My Own Theory of Relativity

About two years ago, I wrote the following post on a now defunct blog I created called Mnemonic Maze. The post was originally titled "Working in a Vacuum Sucks" which was pretty much how I felt at the time. I've since been able to embrace the fact that I'm not going to get anywhere with my work if I don't enlist the help of some good folks to collaborate with and lean on along the way. In hindsight, I see clearly how limited I was by my fear when it came to asking for help. It's pretty textbook stuff, but having a record in the form of this old post serves as a good reminder of how important that's been in taking my work to the next level. It also shows me that I'm making progress, however slowly. So here it is...a snapshot of me in 2008. "Working in a Vacuum Sucks"

I'm my own worst photo editor. Here's why:

I've often asked myself what my objectives are with photography. Why do I shoot? Why do I choose to take the photos that I take – to subject myself to what often feels like an exercise in futility?

I ask myself these questions sometimes because I think they're important and, if considered carefully, will help me get to where I want to be with my craft, but sometimes, I just ask them out of frustration. This is one of those times.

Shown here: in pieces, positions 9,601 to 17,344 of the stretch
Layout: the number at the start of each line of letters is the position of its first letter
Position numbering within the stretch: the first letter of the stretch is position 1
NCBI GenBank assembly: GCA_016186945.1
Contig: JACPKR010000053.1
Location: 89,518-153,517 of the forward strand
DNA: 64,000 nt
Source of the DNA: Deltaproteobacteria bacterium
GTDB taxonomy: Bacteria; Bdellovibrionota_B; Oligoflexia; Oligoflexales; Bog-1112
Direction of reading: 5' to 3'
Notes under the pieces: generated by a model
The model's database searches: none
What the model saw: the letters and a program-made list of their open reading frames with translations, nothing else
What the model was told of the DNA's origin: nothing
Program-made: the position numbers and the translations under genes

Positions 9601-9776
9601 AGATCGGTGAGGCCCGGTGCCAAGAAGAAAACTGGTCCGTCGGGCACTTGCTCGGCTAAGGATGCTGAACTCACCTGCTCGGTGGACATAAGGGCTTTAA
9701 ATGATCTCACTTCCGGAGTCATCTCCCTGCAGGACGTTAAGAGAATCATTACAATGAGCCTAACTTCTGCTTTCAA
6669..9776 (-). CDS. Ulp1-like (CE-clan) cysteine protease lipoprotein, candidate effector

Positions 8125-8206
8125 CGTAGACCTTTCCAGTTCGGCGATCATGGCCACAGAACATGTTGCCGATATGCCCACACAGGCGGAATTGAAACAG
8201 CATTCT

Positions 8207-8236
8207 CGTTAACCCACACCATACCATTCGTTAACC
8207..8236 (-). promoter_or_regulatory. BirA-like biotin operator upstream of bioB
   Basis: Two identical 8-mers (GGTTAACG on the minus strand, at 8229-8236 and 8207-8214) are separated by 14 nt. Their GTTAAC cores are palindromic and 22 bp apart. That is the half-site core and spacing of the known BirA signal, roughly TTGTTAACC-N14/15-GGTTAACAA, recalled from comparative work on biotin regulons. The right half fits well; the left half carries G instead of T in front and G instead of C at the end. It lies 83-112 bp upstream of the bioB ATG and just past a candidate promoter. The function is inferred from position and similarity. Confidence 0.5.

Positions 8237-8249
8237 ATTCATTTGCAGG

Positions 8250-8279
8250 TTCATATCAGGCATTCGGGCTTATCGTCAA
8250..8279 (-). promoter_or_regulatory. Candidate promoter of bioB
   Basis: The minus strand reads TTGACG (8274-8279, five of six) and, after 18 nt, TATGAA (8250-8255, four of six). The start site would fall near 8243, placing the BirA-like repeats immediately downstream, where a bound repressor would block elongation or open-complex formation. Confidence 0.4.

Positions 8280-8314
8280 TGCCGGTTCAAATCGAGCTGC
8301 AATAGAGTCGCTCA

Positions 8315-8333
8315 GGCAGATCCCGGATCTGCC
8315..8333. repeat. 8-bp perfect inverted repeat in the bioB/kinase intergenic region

I'm sure everyone who dedicates any significant amount of time to a creative pursuit (or any pursuit for that matter) asks the same questions. For me, although the answers change from time to time, as I try to look objectively at my own images, some constants are beginning to emerge...or at least let's say, there are some recurring themes.

For example, I notice the following strains running through my work:

Sometimes, I'm photographing the light on a subject. The resulting images are more "studies" than they are photographs. Nonetheless, they seem to have an intrinsic value that, even if only academic, makes them special. But does that mean they're worth showing? I don't know. I'd say it depends. On what? I don't know. Depends.

Then there are images that have a certain appeal because they capture a sense of what I would call "irony," for lack of a better word. It may not be overt, but rather on some subtle level – and this is where my voice, or my ideas begin to become apparent in the work. There's a concept there, and that's exciting to me. It feels like an accomplishment to be able to pull that off in a largely mechanized medium. Of course that assumes that the viewer gets it. But does the viewer get it? Again, I don't know. Depends.

By nature, a lot of these images are not singularly great photographs either. They tend to rely heavily on the larger body of work of which they are a part, or at the very least on another image, which makes them somehow compromised, i.e. not strong, i.e. not good enough. Says who? My internal critic, for one.

I struggle with this segment of my work because I never know what to do with these pictures. Do I abandon them, or do I stick with it and continue to make these images that are basically just part of an ongoing art project that may or may never take shape? The scope of the larger concept is the thing. The individual images are like pieces of a patchwork quilt. Little pieces of a larger truth. Or at least that's the idea. We'll see.